GENERIC NAME: PERMETHRIN CREAM RINSE - TOPICAL (purr-METH-rin)
BRAND NAME(S): NIX
USES: This medication is used to treat head lice, tiny insects that infest and irritate your scalp. Permethrin is also used to help avoid infestation in people who have close contact with someone who has head lice. It belongs to a class of drugs known as pyrethrins. Permethrin works by paralyzing and killing lice and their eggs (nits).OTHER This section contains uses of this drug that are not listed in the approved professional labeling for the drug but that may be prescribed by your health care professional. Use this drug for a condition that is listed in this section only if it has been so prescribed by your health care professional.This drug may also be used for pubic lice.
HOW TO USE: Apply this medication as soon as possible after it is prescribed. When treating head lice, apply this medication to the hair and scalp only. First wash hair with your regular shampoo, but do not use conditioner. Thoroughly rinse the shampoo out with water, and towel-dry hair. Shake this medication well before using. Cover your eyes with a towel while applying this medication. Completely cover the hair and scalp with the medicine (especially behind the ears and on the hairline at the neck). Avoid getting permethrin in your nose, ears, mouth, vagina, or eyes. If the medicine gets in any of these areas, flush with plenty of water. Do not use more medication than prescribed. Leave the medication on your hair for 10 minutes or as directed by your doctor, then rinse with warm water. Towel-dry your hair and comb out any tangles. A single permethrin treatment can help prevent lice from coming back for 14 days. If eyebrows or eyelashes are infested, do not apply this medication to those areas without first consulting your doctor.Head lice lay small white eggs (nits) at the base of hair close to the scalp, especially on the hairline at the back of the neck and behind the ears. After treatment with this medication, the infected person should be checked by another person for lice and nits using a magnifying glass and bright light. To remove nits, use the special comb provided, and follow the instructions on the package. After combing, re-check the entire head every day for nits you might have missed. Remove any nits by combing, by hand using a disposable glove, or by cutting them out. If live lice are seen 7 days or more after treatment, a second treatment with permethrin or another drug may be needed.Inform your doctor if your condition persists or worsens.
SIDE EFFECTS: Scalp irritation, including itching, swelling, or redness may occur with head lice and temporarily worsen after treatment with permethrin. Mild burning, stinging, tingling, or numbness may also occur. If any of these effects persist or worsen, tell your doctor or pharmacist promptly.Remember that your doctor has prescribed this medication because he or she has judged that the benefit to you is greater than the risk of side effects. Many people using this medication do not have serious side effects.A very serious allergic reaction to this drug is rare. However, seek immediate medical attention if you notice any symptoms of a serious allergic reaction, including: rash, itching/swelling (especially of the face/tongue/throat), severe dizziness, trouble breathing.This is not a complete list of possible side effects. If you notice other effects not listed above, contact your doctor or pharmacist.In the US -Call your doctor for medical advice about side effects. You may report side effects to FDA at 1-800-FDA-1088.In Canada - Call your doctor for medical advice about side effects. You may report side effects to Health Canada at 1-866-234-2345.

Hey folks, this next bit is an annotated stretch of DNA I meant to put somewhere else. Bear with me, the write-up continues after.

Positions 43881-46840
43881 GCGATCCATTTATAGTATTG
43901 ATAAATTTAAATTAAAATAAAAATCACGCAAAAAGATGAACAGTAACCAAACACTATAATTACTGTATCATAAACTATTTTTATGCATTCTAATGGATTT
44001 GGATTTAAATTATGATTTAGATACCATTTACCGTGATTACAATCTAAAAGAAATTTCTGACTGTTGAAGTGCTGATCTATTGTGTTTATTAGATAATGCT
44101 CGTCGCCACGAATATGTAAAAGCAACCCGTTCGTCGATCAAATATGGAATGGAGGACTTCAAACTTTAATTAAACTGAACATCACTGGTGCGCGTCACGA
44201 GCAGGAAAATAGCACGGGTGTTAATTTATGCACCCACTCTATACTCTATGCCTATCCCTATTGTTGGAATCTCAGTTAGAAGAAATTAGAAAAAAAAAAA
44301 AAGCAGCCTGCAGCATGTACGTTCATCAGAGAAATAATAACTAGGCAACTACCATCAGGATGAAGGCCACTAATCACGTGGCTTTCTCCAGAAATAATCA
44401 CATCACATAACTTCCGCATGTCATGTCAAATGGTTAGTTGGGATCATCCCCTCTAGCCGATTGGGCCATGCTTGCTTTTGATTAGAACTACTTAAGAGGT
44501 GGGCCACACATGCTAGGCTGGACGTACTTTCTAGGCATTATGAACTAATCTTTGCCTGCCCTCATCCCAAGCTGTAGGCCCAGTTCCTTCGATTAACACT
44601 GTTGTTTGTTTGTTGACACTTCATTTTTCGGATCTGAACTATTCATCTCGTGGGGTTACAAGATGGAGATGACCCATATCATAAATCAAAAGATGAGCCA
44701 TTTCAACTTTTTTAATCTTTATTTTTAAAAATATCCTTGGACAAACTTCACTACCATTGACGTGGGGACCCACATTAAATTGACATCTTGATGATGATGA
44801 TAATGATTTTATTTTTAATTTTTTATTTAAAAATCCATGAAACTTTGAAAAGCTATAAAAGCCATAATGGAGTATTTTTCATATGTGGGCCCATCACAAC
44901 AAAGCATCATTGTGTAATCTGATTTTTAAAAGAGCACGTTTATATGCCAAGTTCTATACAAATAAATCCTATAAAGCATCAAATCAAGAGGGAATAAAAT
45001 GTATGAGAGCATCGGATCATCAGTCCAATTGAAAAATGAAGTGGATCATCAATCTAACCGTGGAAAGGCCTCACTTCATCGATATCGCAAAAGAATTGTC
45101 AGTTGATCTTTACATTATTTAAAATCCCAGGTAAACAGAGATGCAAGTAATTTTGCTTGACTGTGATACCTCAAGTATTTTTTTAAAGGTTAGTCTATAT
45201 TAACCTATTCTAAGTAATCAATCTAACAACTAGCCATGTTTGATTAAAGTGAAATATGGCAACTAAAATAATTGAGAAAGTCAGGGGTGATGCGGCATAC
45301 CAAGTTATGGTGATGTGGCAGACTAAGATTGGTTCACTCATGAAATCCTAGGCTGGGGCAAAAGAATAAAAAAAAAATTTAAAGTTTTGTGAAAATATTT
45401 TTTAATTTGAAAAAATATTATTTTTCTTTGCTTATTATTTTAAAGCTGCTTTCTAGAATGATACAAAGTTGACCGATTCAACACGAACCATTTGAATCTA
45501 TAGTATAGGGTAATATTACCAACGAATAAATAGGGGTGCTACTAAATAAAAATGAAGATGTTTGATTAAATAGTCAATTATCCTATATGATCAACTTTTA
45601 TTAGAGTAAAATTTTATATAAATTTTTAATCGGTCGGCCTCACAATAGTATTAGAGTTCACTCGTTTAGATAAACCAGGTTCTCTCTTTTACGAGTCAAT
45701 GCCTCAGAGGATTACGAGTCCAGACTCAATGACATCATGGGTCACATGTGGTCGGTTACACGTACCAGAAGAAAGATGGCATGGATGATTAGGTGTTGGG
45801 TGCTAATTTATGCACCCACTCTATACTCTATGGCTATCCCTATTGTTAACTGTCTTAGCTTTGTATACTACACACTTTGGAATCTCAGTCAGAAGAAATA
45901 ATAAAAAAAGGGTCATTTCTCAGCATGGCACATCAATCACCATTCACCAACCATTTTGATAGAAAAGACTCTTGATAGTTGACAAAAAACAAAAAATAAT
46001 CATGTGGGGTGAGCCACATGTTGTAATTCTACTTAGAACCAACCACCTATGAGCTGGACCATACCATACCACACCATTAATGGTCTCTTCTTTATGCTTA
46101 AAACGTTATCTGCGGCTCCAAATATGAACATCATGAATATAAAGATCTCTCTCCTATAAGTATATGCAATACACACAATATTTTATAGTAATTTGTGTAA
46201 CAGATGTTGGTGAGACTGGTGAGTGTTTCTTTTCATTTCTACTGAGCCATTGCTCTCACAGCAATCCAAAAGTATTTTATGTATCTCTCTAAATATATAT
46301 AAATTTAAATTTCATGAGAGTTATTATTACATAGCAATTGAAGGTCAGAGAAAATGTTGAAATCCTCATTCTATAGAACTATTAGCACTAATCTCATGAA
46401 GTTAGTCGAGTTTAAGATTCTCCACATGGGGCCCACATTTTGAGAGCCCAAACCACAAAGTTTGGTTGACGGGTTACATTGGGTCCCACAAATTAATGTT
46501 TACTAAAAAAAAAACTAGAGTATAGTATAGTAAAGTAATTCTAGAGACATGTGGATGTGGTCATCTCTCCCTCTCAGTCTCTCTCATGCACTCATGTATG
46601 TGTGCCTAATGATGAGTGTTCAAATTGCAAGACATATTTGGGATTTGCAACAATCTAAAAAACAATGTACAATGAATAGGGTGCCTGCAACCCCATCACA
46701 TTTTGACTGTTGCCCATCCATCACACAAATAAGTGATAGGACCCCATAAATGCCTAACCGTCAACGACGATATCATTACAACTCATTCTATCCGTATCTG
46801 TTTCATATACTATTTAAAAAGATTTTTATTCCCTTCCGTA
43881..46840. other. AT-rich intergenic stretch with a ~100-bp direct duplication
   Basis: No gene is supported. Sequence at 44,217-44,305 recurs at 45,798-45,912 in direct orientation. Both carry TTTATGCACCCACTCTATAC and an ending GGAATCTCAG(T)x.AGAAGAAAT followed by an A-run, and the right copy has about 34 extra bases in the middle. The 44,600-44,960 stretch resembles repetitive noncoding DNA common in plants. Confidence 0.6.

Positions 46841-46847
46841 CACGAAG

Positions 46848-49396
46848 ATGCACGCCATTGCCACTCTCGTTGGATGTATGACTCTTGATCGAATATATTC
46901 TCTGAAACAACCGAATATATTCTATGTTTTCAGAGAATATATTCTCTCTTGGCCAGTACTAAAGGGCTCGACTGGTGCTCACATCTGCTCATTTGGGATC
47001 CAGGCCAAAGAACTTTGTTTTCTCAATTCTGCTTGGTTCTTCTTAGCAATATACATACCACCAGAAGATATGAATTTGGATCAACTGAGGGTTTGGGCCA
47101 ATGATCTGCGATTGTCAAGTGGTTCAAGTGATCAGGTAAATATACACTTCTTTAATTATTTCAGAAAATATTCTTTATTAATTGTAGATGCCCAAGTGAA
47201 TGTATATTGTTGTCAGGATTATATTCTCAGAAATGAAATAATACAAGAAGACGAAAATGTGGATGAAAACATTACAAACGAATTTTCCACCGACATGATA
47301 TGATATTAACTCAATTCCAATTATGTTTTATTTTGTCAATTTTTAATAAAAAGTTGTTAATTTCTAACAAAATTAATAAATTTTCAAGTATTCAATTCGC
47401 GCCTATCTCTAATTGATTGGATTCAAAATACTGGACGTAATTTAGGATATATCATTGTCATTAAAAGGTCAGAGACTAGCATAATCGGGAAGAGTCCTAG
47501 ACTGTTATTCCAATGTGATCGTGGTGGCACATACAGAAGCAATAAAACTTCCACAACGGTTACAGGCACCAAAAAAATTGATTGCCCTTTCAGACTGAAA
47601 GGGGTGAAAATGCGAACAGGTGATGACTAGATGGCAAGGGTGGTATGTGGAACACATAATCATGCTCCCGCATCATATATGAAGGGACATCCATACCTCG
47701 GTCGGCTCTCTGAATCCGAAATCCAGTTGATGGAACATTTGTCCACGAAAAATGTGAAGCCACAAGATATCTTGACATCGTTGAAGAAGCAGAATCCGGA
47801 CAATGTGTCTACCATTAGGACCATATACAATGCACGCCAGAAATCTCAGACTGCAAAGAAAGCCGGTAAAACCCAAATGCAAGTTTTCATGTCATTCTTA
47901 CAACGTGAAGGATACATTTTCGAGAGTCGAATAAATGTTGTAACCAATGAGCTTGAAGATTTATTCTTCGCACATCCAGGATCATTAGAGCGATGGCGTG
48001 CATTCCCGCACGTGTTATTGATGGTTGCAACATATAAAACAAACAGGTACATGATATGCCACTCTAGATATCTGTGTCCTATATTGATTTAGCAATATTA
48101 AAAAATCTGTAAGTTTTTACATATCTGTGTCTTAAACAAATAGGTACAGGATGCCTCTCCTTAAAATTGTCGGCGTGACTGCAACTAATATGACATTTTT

PRECAUTIONS: Before using permethrin, tell your doctor or pharmacist if you are allergic to it; or if you have any other allergies. This product may contain inactive ingredients, which can cause allergic reactions or other problems. Talk to your pharmacist for more details.Before using this medication, tell your doctor or pharmacist your medical history, especially of: skin infections, asthma.Constant or forceful scratching of the skin/scalp may lead to a bacterial skin infection. Tell your doctor immediately if you develop worsening redness or pus.Tell your doctor if you are pregnant before using this medication.It is unknown if this drug passes into breast milk but is unlikely to harm a nursing infant. Consult your doctor before breast-feeding.
DRUG INTERACTIONS: Your doctor or pharmacist may already be aware of any possible drug interactions and may be monitoring you for them. Do not start, stop, or change the dosage of any medicine before checking with your doctor or pharmacist first.Before using this medication, tell your doctor or pharmacist of all prescription and nonprescription/herbal products you may use.Keep a list of all your medications with you, and share the list with your doctor and pharmacist.
OVERDOSE: This medicine may be harmful if swallowed. If swallowing or overdose is suspected, contact a poison control center or emergency room immediately. US residents can call their local poison control center at 1-800-222-1222. Canada residents can call a provincial poison control center.